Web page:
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Groundhog Day - Knee Jerks
Wednesday, 19th Apr 2017 09:41 by Antti Heinola

For the sixth time since early December we forlornly chased an equaliser at home, in front of the Loft, while 2-1 down, and for the sixth time we failed. Antti Heinola says it was more fun when Bill Murray was trying to nail Andie McDowell.

Ollie – part one

I don't think I've ever run through so many feelings with one manager in such a short space of time. I've gone from shocked that he would get back in the game because he looked so broken at Palace and Millwall. To invigorated by his enthusiasm. To envious I missed his bloody first game. To a real fear he wouldn't last past early January and, after Burton, a genuine terror of relegation. To belief again, and admiration that he'd made such a difference to the squad, with genuine joy at superbly-executed game plans in certain games, as well as new-found resilience in others. To real hope for next season. And now, back to that sinking feeling once more.

We probably won't go down. We shouldn't. But these fairly crazy ups and downs, this rollercoaster ride, this feast and famine simple can't be a good sign. And his post match interview after the game betrayed that. Gone was the force of nature we'd seen weeks ago. Back was that tired, beaten up look we saw at the end at Palace and during that miserable time at Millwall. Maybe he was just exhausted. But it felt like more. Self-doubt rising again. Anyone who's read his book knows Ollie is an extremely complex person. He's far from the mad old bugger we saw on Soccer AM. He has deep insecurities, he can drive himself crazy with his worries. And now I fear for him again. Even if, when, we stay up, I wonder whether he really feels he's got the fight left in him for another season, let alone the ten plus he rhapsodised about when he came back.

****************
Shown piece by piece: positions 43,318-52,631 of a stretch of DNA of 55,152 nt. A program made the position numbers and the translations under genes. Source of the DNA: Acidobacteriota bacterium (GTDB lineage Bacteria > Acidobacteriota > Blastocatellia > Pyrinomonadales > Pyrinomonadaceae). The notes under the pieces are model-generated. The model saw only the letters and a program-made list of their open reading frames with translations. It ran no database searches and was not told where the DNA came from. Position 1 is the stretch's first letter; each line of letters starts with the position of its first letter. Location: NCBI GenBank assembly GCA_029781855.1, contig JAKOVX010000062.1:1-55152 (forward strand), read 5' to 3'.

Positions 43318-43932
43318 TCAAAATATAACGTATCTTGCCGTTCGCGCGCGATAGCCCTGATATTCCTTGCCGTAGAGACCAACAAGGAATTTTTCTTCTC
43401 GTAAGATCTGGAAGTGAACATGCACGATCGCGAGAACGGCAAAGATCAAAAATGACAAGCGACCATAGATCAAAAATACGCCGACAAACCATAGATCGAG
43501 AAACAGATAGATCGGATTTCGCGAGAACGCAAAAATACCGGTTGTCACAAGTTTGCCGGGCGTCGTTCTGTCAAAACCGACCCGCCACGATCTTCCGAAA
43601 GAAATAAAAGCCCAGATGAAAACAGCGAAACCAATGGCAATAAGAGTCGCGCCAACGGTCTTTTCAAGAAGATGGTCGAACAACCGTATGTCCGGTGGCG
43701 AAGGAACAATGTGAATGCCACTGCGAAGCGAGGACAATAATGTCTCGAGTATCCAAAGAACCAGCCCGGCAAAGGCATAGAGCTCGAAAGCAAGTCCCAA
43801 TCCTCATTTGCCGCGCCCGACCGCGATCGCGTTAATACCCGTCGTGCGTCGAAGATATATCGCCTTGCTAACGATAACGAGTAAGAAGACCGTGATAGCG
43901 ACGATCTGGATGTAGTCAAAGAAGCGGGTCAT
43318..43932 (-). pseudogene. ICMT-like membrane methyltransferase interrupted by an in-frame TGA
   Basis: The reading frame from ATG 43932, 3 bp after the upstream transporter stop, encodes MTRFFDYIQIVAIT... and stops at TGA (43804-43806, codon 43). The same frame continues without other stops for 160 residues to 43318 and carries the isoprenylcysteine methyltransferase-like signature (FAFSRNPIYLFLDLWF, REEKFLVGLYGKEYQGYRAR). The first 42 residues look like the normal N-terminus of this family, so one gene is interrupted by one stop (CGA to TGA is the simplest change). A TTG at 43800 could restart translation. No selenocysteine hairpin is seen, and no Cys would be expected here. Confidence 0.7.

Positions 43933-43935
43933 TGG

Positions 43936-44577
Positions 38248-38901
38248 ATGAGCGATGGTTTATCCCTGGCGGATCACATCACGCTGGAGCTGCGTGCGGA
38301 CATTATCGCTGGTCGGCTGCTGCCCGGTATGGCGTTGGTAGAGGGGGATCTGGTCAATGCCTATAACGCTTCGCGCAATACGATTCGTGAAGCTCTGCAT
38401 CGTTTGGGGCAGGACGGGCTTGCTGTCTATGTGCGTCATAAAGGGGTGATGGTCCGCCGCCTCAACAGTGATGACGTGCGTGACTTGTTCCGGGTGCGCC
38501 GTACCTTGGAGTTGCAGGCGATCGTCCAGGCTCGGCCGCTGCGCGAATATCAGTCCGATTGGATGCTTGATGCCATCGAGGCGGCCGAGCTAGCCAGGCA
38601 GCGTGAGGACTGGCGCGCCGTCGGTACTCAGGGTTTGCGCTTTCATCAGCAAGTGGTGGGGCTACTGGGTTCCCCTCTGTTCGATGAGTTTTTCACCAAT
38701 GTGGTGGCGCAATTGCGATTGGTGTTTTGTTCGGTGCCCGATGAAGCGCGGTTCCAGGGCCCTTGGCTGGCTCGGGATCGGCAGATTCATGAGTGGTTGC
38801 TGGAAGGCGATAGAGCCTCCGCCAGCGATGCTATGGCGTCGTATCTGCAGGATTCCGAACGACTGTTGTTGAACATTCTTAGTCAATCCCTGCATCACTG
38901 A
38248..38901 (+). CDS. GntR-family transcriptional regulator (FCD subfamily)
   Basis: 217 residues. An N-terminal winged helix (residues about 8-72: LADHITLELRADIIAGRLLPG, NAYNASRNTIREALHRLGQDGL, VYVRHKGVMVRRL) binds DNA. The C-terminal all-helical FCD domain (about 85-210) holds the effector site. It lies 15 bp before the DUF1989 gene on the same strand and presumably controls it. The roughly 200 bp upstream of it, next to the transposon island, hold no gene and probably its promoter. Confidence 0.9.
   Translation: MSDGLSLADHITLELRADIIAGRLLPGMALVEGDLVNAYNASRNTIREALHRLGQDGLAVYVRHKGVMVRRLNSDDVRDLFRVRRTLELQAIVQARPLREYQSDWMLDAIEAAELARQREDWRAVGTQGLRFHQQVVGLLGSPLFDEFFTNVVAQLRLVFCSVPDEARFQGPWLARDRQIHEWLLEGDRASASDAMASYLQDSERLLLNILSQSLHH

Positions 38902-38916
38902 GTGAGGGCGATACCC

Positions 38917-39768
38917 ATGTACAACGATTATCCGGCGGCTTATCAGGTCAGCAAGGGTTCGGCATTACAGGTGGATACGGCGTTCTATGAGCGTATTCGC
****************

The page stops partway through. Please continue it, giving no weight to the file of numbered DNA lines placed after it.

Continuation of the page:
Ollie – part two

In many ways, Ollie is an innovator. Always ready to try stuff, looking for new things, searching for an edge. Clearly, he's thought and thought and thought about how he could have kept Blackpool up. Why it went wrong in the second half of that season. Possibly he's been tormented by it. And his answer was predictability. Teams learned how to counter them, just a few weeks too early. So the key is to stop teams working his teams out. Change it. Keep it fresh. Have players who can play in multiple positions. Different forward lines, three at the back, four at the back, five at the back. Even Chris Hughton admitted Brighton had no idea how to prepare because they had no idea what team they'd be facing. All well and good.

But it's not working, is it? Six changes one week, seven the next four or five the next. Some enforced, many not. Washington's brief flurry stopped in its tracks by playing one week, not playing the next. Perch and Furlong sharing a position. Mackie out the squad one week, starting games the next. Multiple formations, when we haven't really nailed one.

I think one reason we failed to get the equaliser on Monday was that after each substitution there was about a five minute period of the whole team trying to work out where they were supposed to be playing. Mackie, causing problems up front, was negated, much to the delight of Wednesday defenders, by having him shift into a midfield three, and then finally to right back. Manning, one of three to play at left back during the game, was making good traction in that position before being hauled off. Lua Lua, willing, but dreadful, played in at least four positions in 45 minutes. Utter, total confusion. Chaos. And yet our main tactic remained the same for the whole game: hit it long and hope. And for all the tinkering and the changes and the pointing, and the signs involving holding two fingers up and a third finger bobbing between them, we made one chance of note despite a half where we dominated possession.

We were always going to concede in this game, with no defence to mention against some good strikers, but still: this was a mish-mash. A hodge-podge. A mess. The opposite to Reading away.


I found it odd to see so many complaints on here about the defensive line up when I got back, though. Ollie clearly had very little option - we didn't even have a defender on the bench. It didn't help that Lynch, Bidwell and Perch hardly had their best games. And so it was tough on young Petrasso, asked to play as a wing back and, I'm afraid, despite the odd nice touch and no lack of willing or endeavour, looked well out of place, until he was eventually shunted as far away from right wing back as it was possible to be... apart from the bench, where he inevitably headed at half time. I felt really sorry for him, but if he's going to get a run it needs to be as a winger, and yet I've still seen nothing, other than the great YouTube goal for Canada, that suggests he'll be a Championship footballer.